A case study of a micro-enterprise in Piedmont, Italy
Ferrero Enrica, Ferrero Giulia, Ghignone Elisa, Motta Martina, and Ruffa Marco
COVID-19 recalled the importance of local products and the limitations of globalized agriculture, food and health, questioning current production methods. In the fruit sector, traditional and organic crops are being rediscovered, but these must be confronted with the aesthetic standards of the current market, which generates significant amounts of second-rate fruit. These are fruits that cannot be sold because their appearance does not meet aesthetic standards and therefore companies have to make other uses of them. Climate change also affects the amount of second-rate and non-edible food, increasing food waste throughout the supply chain. Systemic design can therefore fit in not only to plan reuse of these foods but also to create new value on the territory. Understanding the specificities of the area and the actors involved is essential to define new opportunities and adapt the systemic design.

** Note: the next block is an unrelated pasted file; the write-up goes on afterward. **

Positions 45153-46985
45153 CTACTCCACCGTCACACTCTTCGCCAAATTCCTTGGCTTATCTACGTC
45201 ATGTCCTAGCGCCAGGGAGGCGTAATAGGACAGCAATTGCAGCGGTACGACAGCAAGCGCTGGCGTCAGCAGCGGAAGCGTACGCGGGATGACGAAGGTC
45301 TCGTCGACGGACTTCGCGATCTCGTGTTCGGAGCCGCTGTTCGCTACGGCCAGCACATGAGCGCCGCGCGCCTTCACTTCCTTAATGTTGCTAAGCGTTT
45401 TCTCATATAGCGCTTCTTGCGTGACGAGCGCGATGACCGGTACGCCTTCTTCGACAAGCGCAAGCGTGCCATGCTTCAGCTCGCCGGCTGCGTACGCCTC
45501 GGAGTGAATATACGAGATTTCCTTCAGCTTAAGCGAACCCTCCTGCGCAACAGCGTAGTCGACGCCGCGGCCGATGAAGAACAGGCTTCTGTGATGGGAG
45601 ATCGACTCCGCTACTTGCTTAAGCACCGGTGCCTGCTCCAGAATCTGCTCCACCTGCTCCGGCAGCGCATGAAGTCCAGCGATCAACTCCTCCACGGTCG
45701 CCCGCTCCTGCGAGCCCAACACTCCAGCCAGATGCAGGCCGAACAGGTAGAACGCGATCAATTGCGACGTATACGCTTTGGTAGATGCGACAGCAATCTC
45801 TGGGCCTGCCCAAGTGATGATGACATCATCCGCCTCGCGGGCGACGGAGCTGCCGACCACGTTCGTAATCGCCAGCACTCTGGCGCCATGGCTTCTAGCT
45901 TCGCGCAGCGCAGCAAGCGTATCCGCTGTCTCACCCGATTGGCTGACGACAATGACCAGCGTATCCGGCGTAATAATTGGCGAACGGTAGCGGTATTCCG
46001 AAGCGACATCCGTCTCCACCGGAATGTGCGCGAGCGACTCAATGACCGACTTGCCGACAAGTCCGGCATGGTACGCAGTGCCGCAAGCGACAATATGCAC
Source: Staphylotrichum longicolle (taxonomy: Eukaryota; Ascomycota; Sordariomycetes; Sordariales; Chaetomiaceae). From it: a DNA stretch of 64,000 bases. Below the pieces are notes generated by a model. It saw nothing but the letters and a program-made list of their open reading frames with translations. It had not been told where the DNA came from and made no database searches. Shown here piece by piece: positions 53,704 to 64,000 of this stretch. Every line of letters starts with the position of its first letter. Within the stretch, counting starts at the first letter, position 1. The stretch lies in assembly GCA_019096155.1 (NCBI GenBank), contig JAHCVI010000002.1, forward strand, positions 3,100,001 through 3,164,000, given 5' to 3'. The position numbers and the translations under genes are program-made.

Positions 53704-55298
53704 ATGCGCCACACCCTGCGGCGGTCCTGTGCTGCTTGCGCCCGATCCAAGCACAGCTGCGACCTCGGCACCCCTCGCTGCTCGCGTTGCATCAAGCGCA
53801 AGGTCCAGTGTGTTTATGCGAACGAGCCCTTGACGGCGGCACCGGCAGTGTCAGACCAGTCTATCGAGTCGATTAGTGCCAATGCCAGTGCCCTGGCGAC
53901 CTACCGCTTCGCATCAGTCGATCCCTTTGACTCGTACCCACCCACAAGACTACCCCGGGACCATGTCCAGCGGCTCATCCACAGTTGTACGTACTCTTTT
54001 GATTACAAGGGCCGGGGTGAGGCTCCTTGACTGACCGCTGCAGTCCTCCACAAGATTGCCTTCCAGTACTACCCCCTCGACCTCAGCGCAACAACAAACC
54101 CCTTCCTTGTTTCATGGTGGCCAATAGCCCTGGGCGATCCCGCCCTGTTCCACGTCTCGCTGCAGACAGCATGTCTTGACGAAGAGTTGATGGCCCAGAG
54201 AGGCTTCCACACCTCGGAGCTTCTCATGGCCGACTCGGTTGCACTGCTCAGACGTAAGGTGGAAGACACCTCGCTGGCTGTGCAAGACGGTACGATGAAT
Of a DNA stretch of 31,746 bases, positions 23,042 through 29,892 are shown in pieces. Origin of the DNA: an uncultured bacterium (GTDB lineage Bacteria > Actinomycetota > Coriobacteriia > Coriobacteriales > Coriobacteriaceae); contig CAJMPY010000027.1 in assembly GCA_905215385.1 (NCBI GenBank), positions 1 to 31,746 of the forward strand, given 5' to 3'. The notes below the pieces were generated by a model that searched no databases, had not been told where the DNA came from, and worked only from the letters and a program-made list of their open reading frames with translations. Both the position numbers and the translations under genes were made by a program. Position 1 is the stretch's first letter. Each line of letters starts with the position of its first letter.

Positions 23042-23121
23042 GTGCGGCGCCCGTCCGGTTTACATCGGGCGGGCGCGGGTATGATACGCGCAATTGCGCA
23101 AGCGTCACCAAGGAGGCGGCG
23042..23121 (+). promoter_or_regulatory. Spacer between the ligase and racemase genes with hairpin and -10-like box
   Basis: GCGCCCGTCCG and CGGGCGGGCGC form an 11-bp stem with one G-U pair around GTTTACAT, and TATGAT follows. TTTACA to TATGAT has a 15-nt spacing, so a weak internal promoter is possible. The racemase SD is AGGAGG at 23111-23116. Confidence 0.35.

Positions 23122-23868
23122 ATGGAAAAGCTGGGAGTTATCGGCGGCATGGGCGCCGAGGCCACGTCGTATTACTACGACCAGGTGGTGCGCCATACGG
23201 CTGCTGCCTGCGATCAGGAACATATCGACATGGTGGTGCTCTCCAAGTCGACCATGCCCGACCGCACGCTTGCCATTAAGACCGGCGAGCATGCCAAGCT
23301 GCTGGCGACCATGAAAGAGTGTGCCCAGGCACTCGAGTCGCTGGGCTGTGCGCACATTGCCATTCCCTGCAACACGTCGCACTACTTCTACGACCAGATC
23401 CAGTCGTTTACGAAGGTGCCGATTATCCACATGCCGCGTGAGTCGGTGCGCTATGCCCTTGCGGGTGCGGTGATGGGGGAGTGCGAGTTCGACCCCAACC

As a case study, the farm Magnarosa was explored as part of the Open System course of the “Aurelio Peccei” Master’s Degree in Systemic Design at the Politecnico di Torino. The farm is located in a small rural area in Piedmont, Italy, with a very strong identity. It is a young, family-run micro-enterprise specialised in organic production, mainly of fruit.
Keywords: systemic design, holistic diagnosis, agricultural sector, ecosystem services, micro-enterprises